THE JEWELRY INDUSTRY has rapidly adopted digital tools in the past year, which is a very positive trend. Digital marketing and business automation can make you more efficient and effective. But it’s important that jewelry retailers learn how to use those tools to become more of what a great jewelry retailer is — not to become a facsimile of an online pureplay.
And the big difference between online business and retail business is personal relationships.
That means clienteling, which seems to be suffering as a practice. Some of that is due to the crazy year we’ve just had, but we were seeing declines in good retail clienteling behavior even before the pandemic. And that will hurt a jewelry store’s bridal business.
The good news? You can combine clienteling with a strong online prospecting game to find those engagement ring buyers earlier in their consideration phase and hold onto them for each of their big anniversaries and life events thereafter.
We all know the disappointment of meeting a bride-and-groom-to-be shopping for wedding bands, with the elsewhere-purchased engagement ring already on the bride’s finger. We register surprise when we hear about the child of a longtime client’s recent wedding — but we never saw them in the store. The challenge of attracting and keeping attention is more difficult than ever. But the right clienteling strategy can leverage strong local or regional awareness of your store and turn it into a get-them-into-the-store-and-turn-them-into-devoted-fans machine.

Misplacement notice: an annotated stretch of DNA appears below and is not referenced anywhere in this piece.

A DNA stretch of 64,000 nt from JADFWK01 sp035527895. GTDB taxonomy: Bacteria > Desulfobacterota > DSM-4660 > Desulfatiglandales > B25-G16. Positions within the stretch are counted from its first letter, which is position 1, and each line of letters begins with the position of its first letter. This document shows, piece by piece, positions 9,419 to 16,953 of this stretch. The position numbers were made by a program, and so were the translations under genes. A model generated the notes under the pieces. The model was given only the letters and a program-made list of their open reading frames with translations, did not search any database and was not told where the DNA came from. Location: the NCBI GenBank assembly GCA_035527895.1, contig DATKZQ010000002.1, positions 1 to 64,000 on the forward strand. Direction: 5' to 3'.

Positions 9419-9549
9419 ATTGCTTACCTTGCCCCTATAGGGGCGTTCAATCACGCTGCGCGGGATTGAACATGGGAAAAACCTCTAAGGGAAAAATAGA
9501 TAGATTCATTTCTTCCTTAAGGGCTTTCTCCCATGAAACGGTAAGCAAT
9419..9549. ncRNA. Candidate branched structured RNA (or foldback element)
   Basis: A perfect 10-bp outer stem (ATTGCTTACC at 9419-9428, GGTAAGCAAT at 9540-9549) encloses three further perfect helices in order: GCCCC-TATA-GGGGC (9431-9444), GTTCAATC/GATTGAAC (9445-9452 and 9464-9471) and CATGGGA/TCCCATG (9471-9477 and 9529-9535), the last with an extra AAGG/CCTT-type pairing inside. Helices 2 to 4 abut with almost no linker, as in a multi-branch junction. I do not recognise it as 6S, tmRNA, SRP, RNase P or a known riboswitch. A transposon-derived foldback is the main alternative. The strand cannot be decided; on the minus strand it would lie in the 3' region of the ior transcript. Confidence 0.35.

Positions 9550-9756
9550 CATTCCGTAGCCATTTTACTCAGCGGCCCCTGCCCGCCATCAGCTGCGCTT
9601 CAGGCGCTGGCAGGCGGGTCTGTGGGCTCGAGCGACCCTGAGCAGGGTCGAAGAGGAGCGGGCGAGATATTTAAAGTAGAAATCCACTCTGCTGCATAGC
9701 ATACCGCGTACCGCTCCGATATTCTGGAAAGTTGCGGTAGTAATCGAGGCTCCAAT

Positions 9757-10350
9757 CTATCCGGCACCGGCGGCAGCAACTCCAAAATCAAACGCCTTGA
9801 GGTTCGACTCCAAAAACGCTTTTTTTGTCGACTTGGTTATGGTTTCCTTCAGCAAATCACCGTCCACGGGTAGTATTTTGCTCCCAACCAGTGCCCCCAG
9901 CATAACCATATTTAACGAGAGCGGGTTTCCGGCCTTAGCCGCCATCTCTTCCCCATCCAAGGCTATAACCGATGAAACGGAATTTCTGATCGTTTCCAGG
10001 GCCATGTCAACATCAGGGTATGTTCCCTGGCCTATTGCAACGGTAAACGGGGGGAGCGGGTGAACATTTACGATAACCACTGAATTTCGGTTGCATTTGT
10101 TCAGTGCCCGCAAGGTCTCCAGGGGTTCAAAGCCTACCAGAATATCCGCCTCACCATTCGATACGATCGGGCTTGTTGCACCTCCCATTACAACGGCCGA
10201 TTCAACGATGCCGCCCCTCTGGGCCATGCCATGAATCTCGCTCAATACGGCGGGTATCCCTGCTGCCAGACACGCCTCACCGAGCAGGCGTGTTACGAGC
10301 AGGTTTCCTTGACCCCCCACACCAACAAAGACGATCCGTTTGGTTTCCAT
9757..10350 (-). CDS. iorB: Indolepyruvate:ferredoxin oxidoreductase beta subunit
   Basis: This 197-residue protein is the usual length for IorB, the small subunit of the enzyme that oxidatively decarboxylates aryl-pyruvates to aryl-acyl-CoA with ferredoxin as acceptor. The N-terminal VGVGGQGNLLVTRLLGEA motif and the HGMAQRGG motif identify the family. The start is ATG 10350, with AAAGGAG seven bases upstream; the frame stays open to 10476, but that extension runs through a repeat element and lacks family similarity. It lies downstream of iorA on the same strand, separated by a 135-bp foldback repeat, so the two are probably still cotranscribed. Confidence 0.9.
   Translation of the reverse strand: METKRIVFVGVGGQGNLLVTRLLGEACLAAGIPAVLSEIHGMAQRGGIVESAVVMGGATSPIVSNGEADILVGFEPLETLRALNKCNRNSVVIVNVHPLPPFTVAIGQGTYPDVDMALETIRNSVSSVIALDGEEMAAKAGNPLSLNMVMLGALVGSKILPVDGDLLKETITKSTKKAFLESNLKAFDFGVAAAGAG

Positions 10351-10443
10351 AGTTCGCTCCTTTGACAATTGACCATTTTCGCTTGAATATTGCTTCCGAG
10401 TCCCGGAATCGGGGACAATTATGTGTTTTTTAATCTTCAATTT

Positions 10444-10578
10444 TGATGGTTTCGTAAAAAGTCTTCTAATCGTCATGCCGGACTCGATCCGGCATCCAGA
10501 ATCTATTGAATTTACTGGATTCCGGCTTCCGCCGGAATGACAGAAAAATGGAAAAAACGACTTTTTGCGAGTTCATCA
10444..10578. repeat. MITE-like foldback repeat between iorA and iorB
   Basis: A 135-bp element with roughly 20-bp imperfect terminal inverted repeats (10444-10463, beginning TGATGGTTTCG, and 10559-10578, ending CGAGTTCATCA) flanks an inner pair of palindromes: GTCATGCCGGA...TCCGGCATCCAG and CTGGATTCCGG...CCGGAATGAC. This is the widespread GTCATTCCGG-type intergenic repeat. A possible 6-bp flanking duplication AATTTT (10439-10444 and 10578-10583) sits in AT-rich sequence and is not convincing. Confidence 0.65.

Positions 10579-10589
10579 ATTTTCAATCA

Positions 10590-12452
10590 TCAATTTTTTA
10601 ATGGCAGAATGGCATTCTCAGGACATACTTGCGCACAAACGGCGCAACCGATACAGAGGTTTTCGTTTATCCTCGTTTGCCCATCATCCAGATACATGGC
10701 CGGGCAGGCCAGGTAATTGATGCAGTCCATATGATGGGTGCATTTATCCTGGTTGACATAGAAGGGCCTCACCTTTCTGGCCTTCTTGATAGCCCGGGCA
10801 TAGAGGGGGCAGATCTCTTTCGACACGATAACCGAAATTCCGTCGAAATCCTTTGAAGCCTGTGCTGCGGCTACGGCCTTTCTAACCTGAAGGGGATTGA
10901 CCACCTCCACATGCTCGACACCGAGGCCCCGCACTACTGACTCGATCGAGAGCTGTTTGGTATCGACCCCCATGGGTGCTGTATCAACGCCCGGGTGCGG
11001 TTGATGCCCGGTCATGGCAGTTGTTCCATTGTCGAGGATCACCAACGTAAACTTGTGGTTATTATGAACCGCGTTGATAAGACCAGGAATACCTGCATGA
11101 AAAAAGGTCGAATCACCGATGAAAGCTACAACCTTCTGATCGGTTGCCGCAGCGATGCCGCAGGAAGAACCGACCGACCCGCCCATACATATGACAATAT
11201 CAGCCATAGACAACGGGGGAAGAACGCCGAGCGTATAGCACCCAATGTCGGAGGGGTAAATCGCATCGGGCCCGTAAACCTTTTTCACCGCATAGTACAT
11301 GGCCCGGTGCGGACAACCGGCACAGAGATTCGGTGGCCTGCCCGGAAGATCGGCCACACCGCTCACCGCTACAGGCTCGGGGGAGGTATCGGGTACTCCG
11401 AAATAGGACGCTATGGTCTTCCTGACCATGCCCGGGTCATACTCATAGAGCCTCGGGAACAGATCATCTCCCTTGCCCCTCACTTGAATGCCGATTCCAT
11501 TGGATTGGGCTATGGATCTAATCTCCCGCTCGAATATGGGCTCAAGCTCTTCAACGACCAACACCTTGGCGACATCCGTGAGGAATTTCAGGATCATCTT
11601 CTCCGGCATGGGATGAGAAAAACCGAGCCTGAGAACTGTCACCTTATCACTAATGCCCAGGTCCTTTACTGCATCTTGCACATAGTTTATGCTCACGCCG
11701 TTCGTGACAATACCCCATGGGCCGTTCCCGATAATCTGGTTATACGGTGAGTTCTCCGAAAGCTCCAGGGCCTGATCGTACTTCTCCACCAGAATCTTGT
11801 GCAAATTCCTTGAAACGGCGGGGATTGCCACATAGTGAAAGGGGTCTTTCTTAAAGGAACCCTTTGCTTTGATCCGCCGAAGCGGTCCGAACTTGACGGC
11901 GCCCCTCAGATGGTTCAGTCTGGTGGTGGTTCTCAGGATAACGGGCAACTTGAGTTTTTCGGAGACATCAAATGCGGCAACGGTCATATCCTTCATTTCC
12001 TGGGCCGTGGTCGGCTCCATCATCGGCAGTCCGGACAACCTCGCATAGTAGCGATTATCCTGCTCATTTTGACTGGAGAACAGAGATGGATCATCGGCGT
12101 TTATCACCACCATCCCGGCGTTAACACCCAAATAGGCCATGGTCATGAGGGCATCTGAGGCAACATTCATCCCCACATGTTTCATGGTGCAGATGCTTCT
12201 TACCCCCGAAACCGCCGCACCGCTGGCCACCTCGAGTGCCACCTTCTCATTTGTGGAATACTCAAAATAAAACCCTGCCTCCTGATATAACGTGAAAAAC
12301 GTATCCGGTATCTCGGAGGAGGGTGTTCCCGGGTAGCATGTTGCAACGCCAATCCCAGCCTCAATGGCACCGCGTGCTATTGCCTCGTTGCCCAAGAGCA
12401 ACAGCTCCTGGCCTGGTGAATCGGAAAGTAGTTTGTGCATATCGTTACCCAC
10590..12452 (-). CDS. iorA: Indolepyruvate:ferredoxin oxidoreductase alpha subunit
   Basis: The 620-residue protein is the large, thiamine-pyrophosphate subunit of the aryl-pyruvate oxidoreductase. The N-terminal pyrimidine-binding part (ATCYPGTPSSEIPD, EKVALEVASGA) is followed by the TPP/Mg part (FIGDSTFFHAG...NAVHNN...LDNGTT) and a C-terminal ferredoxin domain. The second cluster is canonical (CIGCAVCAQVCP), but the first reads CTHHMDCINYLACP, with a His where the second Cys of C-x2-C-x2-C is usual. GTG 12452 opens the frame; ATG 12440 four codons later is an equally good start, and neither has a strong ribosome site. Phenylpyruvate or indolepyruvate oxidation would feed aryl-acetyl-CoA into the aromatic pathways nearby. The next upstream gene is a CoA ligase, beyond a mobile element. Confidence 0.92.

The trick is to know how to use your digital toolset to quickly transform your search, social, and advertising traffic into one-on-one personalized relationships. While the online pureplays are trying to move prospective buyers to the shopping cart, you should be moving prospective buyers onto a Zoom call, a one-on-one text conversation, or into the store for an appointment. When I see jewelry retailers fixated on tracking shopping cart conversions in their Google Analytics, I worry. How are they tracking conversions into store traffic? Because you can. How are they tracking conversions into sales at the physical cash register? Because you can. Sure, monitor your shopping cart sales, but I’ll wager that your online transactions are less than half the average order value of your in-store sales, and that the online buyers are less than half as loyal. It is essential that you sell the difference between you and the online pureplays, and that means selling more than just the jewelry.
The tool I am referring to is CRM, which stands for Customer Relationship Management. Oh, you have that, you say? A feature of your POS or ERP system that tracks customer contact information, transactions, birthdays and anniversary dates? Yes, that’s called CRM, but I prefer to call it CRM 1.0. Over the past decade, CRM has changed a lot. I don’t know of any POS or ERP systems (and I work with dozens of them) that offer an integrated CRM that does what a modern CRM can do.